To run containers for development, we can use docker-compose that works well while developing an application.

Here's a docker-compose-yml for development purposes,

1version: "3.6"
2services:
3 web:
4 build:
5 context: .
6 environment:
7 DATABASE_URL: postgres://postgres:postgres@postgres:5432/postgres
8 depends_on:
9 - postgres
10 ports:
11 - '8080:8080'
12 postgres:
13 image: postgres
14 restart: always
15 environment:
16 POSTGRES_PASSWORD: postgres
17 ports:
18 - '5432:5432'
19 volumes:
20 - todo-db:/var/lib/postgresql/data
21
22volumes:
23 todo-db:

Make sure you add .dockerignore to avoid committing unnecessary files into the docker container.

1**/node_modules/
2**/.git
3**/README.md
4**/LICENSE
5**/.vscode
6**/npm-debug.log
7**/coverage
8**/.env
9**/.editorconfig
10**/.aws
11**/dist

For Development

To run your application in the local machine, you can use the docker-compose up command that deploys the containers locally.

Screenshot 2021-09-18 at 1.11.37 PM.png

For Production

Deploying docker containers to production is not straightforward, like running the command docker-compose up. Technically, experts don't recommend running docker compose on production in AWS or any other cloud providers. Instead, you need to push the images to container registry like AWS Container Registry, DigitalOcean Container Registry, Heroku Container Registry.

We will deploy our application to Heroku by pushing the image to the Heroku container registry using Github Actions.

If you're new to GitHub Actions, check out this great tutorial on GitHub Actions from TechWorld with Nana

create a file .github/workflows/deploy.yml and add the following configuration.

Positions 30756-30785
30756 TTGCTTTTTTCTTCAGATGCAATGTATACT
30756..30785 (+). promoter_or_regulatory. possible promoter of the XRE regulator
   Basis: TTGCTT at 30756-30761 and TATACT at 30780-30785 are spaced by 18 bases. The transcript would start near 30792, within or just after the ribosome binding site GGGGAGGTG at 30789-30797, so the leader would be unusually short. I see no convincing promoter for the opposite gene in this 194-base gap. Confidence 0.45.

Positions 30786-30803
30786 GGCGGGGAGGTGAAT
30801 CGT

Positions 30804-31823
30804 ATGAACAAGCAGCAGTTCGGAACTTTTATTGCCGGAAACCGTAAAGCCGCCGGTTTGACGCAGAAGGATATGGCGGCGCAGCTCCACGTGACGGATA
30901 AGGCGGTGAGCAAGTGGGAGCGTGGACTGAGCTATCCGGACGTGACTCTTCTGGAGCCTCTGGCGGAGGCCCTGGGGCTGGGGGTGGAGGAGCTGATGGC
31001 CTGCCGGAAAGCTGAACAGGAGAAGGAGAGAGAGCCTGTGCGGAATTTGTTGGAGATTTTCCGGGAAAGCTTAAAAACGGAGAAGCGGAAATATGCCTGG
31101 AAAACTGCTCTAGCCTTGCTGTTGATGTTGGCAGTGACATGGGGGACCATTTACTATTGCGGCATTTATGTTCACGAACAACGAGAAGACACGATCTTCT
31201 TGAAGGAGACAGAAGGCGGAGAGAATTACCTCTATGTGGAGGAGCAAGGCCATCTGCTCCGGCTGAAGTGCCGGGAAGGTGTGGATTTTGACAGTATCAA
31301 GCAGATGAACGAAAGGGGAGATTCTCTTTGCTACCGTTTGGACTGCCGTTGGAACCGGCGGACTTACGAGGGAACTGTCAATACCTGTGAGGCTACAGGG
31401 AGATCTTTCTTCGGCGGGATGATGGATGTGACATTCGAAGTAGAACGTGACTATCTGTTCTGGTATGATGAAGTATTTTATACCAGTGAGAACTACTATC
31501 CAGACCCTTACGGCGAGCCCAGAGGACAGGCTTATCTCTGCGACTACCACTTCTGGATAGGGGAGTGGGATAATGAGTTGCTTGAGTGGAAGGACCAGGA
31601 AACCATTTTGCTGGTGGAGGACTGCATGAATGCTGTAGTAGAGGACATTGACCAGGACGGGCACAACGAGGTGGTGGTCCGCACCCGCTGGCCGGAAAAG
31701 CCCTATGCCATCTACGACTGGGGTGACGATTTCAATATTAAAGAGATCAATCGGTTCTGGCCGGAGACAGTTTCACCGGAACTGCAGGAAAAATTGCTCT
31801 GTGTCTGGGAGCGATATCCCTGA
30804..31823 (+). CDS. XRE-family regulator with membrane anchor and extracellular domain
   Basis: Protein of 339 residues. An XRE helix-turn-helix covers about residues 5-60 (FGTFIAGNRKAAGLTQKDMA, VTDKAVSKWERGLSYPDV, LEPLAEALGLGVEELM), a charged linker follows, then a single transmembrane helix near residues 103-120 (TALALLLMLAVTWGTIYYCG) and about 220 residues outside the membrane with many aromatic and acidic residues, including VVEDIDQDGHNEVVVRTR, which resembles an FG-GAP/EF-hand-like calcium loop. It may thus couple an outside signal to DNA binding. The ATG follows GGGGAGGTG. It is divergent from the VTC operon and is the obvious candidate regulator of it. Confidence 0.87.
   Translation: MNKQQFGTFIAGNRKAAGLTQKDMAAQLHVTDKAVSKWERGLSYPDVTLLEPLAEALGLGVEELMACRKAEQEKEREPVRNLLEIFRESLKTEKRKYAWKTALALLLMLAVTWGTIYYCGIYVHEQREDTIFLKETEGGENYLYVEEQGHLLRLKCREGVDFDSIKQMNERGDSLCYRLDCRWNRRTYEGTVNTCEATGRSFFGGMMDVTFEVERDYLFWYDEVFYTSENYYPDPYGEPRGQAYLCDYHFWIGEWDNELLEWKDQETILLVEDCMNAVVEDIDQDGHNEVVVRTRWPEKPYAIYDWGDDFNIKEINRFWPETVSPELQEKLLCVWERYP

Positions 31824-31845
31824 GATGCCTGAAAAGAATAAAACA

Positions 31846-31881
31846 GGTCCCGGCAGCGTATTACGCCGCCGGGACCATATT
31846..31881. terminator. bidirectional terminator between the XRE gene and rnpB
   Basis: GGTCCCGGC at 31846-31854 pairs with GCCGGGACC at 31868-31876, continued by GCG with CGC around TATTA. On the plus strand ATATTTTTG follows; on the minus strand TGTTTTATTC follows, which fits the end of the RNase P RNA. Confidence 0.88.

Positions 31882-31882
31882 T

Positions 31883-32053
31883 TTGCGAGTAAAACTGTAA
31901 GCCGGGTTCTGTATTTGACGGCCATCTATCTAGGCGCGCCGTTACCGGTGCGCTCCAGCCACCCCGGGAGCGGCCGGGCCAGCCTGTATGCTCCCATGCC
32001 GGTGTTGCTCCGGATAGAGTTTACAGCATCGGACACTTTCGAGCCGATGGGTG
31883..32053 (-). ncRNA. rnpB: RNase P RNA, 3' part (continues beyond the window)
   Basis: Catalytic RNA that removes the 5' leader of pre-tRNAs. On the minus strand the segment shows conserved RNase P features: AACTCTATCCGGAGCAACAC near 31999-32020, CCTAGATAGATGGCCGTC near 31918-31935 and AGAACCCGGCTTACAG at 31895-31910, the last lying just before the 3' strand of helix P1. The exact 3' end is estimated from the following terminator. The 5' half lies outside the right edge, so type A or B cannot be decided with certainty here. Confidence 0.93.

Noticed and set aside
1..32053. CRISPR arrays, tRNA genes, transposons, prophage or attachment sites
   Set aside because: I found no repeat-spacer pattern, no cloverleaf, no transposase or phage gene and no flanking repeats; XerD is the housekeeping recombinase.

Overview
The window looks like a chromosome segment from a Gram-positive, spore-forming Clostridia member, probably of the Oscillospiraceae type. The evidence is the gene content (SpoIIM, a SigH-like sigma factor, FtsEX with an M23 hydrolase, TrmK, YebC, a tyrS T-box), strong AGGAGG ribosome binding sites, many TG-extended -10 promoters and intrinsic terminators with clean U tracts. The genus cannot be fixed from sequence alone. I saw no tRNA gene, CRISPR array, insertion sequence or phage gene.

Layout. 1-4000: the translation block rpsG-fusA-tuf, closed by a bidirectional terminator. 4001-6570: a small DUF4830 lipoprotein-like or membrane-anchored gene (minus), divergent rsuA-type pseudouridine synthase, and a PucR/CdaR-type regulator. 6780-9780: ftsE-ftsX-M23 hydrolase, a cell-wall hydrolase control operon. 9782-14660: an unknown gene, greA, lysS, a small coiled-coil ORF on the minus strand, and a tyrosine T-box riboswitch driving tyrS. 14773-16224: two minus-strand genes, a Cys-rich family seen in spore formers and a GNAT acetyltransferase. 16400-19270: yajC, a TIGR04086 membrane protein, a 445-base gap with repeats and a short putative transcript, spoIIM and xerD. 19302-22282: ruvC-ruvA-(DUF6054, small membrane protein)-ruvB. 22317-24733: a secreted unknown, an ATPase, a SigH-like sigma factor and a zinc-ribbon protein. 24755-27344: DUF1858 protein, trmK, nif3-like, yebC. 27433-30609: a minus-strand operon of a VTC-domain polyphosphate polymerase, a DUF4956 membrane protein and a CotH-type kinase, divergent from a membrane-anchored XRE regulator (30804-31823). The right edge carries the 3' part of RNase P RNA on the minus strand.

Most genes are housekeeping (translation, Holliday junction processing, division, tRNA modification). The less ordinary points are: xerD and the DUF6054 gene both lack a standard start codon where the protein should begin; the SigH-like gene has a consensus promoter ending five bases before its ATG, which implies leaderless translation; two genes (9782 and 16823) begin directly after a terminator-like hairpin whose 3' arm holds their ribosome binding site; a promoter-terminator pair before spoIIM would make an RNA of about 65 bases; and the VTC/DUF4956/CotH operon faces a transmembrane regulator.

1# This is a basic workflow to help you get started with Actions
2name: Deploy container to Heroku Server in Production
3
4# Controls when the workflow will run
5on:
6 # Triggers the workflow on push or pull request events but only for the main branch
7 push:
8 branches: [ docker-aws ]
9 pull_request:
10 branches: [ docker-aws ]
11
12 # Allows you to run this workflow manually from the Actions tab
13 workflow_dispatch:
14
15# A workflow run is made up of one or more jobs that can run sequentially or in parallel
16jobs:
17 # This workflow contains a single job called "build"
18 build:
19 # The type of runner that the job will run on
20 runs-on: ubuntu-latest
21
22 # Steps represent a sequence of tasks that will be executed as part of the job
23 steps:
24 - name: Checkout Repo
25 uses: actions/checkout@v2
26 with:
27 ref : docker-aws
28 # Building Heroku Deployment with Container Registry - Update
29 - name: Build, Push and Release a Docker container to Heroku
30 uses: gonuit/heroku-docker-deploy@v1.3.3
31 with:
32 email: ${{ secrets.HEROKU_EMAIL }}
33 heroku_api_key: ${{ secrets.HEROKU_API_KEY }}
34 heroku_app_name: ${{ secrets.HEROKU_APP_NAME }}
35 dockerfile_directory: ./
36 dockerfile_name: Dockerfile
37 docker_options: "--no-cache"
38 process_type: web

Let's break down the config file. on hook defines the trigger point for the action. In our case, we need to run the GitHub Action when someone pushes or creates a pull request to docker-aws branch here.

1on:
2 # Triggers the workflow on push or pull request events but only for the main branch
3 push:
4 branches: [ docker-aws ]
5 pull_request:
6 branches: [ docker-aws ]
7
8 # Allows you to run this workflow manually from the Actions tab
9 workflow_dispatch:

jobs define the job that we need to run when there is a code push or merging pull requests. An interesting thing about GitHub Actions is that it contains many predefined actions that we can import into our config to use. Likewise, Here we have actions/checkout@v2 action to check out the branch in the server.

1steps:
2 - name: Checkout Repo
3 uses: actions/checkout@v2
4 with:
5 ref : docker-aws

Finally, we have gonuit/heroku-docker-deploy@v1.3.3 action to build, push and release docker container to Heroku.

1- name: Build, Push and Release a Docker container to Heroku
2 uses: gonuit/heroku-docker-deploy@v1.3.3
3 with:
4 email: ${{ secrets.HEROKU_EMAIL }}
5 heroku_api_key: ${{ secrets.HEROKU_API_KEY }}
6 heroku_app_name: ${{ secrets.HEROKU_APP_NAME }}